Various types of lensless fibre endoscopes have been developed to minimize the probe size to the diameter of fibre itself. For example, multimode optical fibres have been employed as image guiding medium23,24,25. They provide numerous independent spatial modes that can transfer image information at once. Since their areal mode density is one or two orders of magnitude larger than the fibre core density in the fibre bundle, the probe diameter can be even smaller than the fibre bundle probe. However, complex mode mixing obscures image information. Many recent studies have proved that the prior calibration of a multimode fibre in the form of a transmission matrix (TM) enables the recovery of the object image23,24,26,27. This concept has been applied to fluorescence endoscopic imaging of mouse brain28,29 and wide-field reflectance imaging of biological tissues25. The TM approach has also been applied to a fibre bundle endoscope for either fluorescence27 or transmittance/reflectance imaging30,31,32 for the removal of both pixelation artefacts and distal optics. However, TM-based endoscopes have so far been used as a rigid type rather than a flexible type28,29, mainly because the TM calibration becomes invalid when the fibres are bent or twisted during insertion. Several approaches have been introduced to resolve this critical constraint. For example, speckle correlation due to the memory effect of the fibre bundle has been used to reconstruct object image without prior knowledge of the TM33,34. Feedback optimization of two-photon signals measured at the proximal end allows direct access to the fibre TM35, and a virtual guide star is administrated to the distal side to dynamically compensate for fibre bending36,37. The use of specially designed fibres that have less sensitive to the bending deformation has been proposed38,39,40. While these studies have shown the feasibility to a certain extent, innate limitations such as the lengthy optimization time, enlargement of the probe unit, constraint for the bending configurations, and difficulty in fabricating ideal fibres still preclude the realization of the flexible endoscopes. Essentially, previous lensless fibre endoscopes either require prior calibration or operate in fluorescence imaging mode, and an ideal endoscope satisfying all the critical requirements—flexibility, ultrathin probe diameter, microscopic resolution, and stain-free imaging—has yet to be developed.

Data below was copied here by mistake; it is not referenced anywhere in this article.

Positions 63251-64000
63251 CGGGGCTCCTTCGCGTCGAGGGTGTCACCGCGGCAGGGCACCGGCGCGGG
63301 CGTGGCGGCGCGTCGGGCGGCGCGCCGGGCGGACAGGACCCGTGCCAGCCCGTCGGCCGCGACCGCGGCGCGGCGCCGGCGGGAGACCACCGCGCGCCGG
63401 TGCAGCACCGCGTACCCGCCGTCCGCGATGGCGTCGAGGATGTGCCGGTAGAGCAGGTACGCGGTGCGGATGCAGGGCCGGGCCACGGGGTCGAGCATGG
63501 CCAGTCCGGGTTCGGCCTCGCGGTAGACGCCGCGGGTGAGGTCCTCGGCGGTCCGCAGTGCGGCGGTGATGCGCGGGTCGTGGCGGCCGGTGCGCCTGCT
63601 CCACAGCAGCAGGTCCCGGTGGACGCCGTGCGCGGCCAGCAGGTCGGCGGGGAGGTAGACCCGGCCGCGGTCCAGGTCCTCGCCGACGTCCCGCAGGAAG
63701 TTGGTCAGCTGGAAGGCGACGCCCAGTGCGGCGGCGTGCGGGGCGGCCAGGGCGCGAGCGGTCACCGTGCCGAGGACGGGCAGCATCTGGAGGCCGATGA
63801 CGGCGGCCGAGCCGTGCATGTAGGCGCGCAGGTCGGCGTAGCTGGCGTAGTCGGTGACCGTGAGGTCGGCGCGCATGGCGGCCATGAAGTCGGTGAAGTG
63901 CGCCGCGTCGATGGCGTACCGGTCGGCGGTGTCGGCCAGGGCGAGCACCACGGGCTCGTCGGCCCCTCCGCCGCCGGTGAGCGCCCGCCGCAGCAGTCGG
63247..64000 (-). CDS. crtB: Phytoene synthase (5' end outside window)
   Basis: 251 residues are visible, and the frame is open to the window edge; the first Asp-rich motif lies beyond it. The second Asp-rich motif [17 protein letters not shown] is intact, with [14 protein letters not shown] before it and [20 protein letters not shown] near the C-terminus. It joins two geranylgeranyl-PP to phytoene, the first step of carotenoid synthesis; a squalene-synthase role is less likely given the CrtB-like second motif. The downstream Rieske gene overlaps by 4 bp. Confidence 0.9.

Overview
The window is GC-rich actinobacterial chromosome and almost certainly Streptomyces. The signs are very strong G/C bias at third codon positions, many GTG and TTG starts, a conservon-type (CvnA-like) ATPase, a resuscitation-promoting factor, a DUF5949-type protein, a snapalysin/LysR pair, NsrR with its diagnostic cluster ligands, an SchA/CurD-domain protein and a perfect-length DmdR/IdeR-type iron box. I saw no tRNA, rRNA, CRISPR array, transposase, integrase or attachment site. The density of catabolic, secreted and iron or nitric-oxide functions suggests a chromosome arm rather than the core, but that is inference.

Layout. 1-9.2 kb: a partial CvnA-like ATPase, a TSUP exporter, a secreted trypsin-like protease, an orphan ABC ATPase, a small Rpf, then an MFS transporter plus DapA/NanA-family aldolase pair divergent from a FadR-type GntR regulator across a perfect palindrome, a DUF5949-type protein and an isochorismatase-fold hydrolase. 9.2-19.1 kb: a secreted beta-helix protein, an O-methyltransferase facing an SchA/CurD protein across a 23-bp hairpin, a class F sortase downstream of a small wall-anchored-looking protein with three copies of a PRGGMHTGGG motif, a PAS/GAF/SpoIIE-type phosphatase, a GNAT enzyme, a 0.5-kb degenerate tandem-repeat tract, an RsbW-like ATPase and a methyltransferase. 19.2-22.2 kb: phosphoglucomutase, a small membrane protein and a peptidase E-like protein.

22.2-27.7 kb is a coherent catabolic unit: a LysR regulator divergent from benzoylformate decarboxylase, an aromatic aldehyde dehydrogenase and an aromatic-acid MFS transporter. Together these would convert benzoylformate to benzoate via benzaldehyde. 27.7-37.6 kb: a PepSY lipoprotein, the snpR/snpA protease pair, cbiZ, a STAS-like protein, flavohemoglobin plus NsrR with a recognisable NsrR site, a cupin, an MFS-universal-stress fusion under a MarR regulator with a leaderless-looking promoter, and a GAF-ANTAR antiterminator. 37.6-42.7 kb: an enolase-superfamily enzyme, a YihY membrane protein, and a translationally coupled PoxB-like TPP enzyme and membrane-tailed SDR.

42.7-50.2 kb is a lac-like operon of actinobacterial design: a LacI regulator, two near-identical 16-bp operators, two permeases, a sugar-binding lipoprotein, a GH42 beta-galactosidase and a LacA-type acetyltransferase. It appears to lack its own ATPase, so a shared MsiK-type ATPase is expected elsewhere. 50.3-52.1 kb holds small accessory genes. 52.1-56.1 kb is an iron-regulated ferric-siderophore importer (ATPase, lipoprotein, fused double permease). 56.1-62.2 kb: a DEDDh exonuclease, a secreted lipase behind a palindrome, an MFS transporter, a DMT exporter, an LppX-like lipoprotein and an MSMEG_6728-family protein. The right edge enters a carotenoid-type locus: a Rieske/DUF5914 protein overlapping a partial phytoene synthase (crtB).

Herein, we present a fully flexible and ultrathin fibre endoscope that can perform high-resolution holographic imaging of unstained tissues through a narrow and curved passage. Our endoscope probe is simply a bare fibre bundle with no lens or scanner attached to the tip. Therefore, the diameter of the endoscope is equal to that of the fibre bundle itself, which was either 200 μm or 350 μm in the present study. Unlike a conventional fibre bundle endoscope, the fibre cores are not image pixels. Instead, the fibre is placed at any distance larger than 400 μm from the target sample. In this unique configuration, the illumination is made through each fibre core, one by one, but the detection is made by all the other fibre cores. The reflected waves from the sample that are blurred and spread to the other fibre cores are measured by using a holographic field measurement32. This allows us to selectively block the back-reflection noise from the illumination core. Since the measured holographic field contains the Fourier transform of an object function by means of Fresnel diffraction, we term our method ‘Fourier holographic endoscopy’. However, an object image cannot be reconstructed from the detected field due to the dynamically varying core-to-core phase retardations with respect to the fibre bending and twisting. While the fibre was calibrated before its insertion in previous TM approaches, we developed an algorithm that can identify the complex core-to-core phase retardations and reconstruct the diffraction-limited and pixelation-free object image all at the same time without the need for any prior calibration. This allowed us to perform endoscopic imaging with an arbitrary and varying bending configuration. For an object located behind a narrow and curved passage, we performed the endoscopic reflectance imaging with a microscopic spatial resolution of 0.85 μm for low-contrast resolution targets. Furthermore, we realized the volumetric 3D imaging covering the depth range of 400–1200 μm with an axial resolution as good as 14 μm by exploiting the holographic image reconstruction. To verify the applicability of the proposed method for investigating biological specimens, we conducted Fourier holographic endoscope imaging of unstained rat intestine tissues that are completely invisible to conventional reflectance-mode endoscopes. We demonstrated imaging of individual villi with the spatial resolution and contrast on par with or better than those of conventional confocal reflectance microscopes.